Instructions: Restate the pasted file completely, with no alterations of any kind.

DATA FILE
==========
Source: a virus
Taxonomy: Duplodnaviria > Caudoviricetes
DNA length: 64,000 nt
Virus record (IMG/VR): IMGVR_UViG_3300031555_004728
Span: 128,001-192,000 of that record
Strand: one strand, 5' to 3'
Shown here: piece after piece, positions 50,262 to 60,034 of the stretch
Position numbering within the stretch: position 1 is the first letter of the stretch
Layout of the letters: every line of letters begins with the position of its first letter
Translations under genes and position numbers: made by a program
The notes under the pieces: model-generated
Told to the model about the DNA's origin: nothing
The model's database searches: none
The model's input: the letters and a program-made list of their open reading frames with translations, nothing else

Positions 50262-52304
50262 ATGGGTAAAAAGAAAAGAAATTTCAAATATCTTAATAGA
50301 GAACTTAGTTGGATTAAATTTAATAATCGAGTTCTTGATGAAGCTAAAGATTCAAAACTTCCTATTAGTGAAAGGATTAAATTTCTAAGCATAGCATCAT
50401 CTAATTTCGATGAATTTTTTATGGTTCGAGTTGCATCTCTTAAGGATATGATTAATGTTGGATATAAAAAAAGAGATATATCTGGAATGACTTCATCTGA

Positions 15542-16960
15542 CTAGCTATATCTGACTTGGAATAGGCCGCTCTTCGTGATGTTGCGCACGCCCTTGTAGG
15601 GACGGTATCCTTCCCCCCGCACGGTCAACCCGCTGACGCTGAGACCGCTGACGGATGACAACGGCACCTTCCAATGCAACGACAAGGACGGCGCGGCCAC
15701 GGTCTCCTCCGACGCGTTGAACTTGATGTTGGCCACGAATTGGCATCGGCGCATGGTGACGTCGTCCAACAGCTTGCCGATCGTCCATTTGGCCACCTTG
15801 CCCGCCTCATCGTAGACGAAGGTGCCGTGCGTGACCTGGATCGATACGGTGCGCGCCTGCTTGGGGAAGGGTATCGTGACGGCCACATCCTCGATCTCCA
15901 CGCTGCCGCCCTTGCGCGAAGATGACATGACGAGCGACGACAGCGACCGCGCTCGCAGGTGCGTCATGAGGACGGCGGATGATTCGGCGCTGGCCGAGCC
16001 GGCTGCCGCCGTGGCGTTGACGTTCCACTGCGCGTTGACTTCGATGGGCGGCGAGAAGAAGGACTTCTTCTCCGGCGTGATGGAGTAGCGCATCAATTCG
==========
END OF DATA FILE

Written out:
Source: a virus
Taxonomy: Duplodnaviria > Caudoviricetes
DNA length: 64,000 nt
Virus record (IMG/VR): IMGVR_UViG_3300031555_004728
Span: 128,001-192,000 of that record
Strand: one strand, 5' to 3'
Shown here: piece after piece, positions 50,262 to 60,034 of the stretch
Position numbering within the stretch: position 1 is the first letter of the stretch
Layout of the letters: every line of letters begins with the position of its first letter
Translations under genes and position numbers: made by a program
The notes under the pieces: model-generated
Told to the model about the DNA's origin: nothing
The model's database searches: none
The model's input: the letters and a program-made list of their open reading frames with translations, nothing else

Positions 50262-52304
50262 ATGGGTAAAAAGAAAAGAAATTTCAAATATCTTAATAGA
50301 GAACTTAGTTGGATTAAATTTAATAATCGAGTTCTTGATGAAGCTAAAGATTCAAAACTTCCTATTAGTGAAAGGATTAAATTTCTAAGCATAGCATCAT
50401 CTAATTTCGATGAATTTTTTATGGTTCGAGTTGCATCTCTTAAGGATATGATTAATGTTGGATATAAAAAAAGAGATATATCTGGAATGACTTCATCTGA

Positions 15542-16960
15542 CTAGCTATATCTGACTTGGAATAGGCCGCTCTTCGTGATGTTGCGCACGCCCTTGTAGG
15601 GACGGTATCCTTCCCCCCGCACGGTCAACCCGCTGACGCTGAGACCGCTGACGGATGACAACGGCACCTTCCAATGCAACGACAAGGACGGCGCGGCCAC
15701 GGTCTCCTCCGACGCGTTGAACTTGATGTTGGCCACGAATTGGCATCGGCGCATGGTGACGTCGTCCAACAGCTTGCCGATCGTCCATTTGGCCACCTTG
15801 CCCGCCTCATCGTAGACGAAGGTGCCGTGCGTGACCTGGATCGATACGGTGCGCGCCTGCTTGGGGAAGGGTATCGTGACGGCCACATCCTCGATCTCCA
15901 CGCTGCCGCCCTTGCGCGAAGATGACATGACGAGCGACGACAGCGACCGCGCTCGCAGGTGCGTCATGAGGACGGCGGATGATTCGGCGCTGGCCGAGCC
16001 GGCTGCCGCCGTGGCGTTGACGTTCCACTGCGCGTTGACTTCGATGGGCGGCGAGAAGAAGGACTTCTTCTCCGGCGTGATGGAGTAGCGCATCAATTCG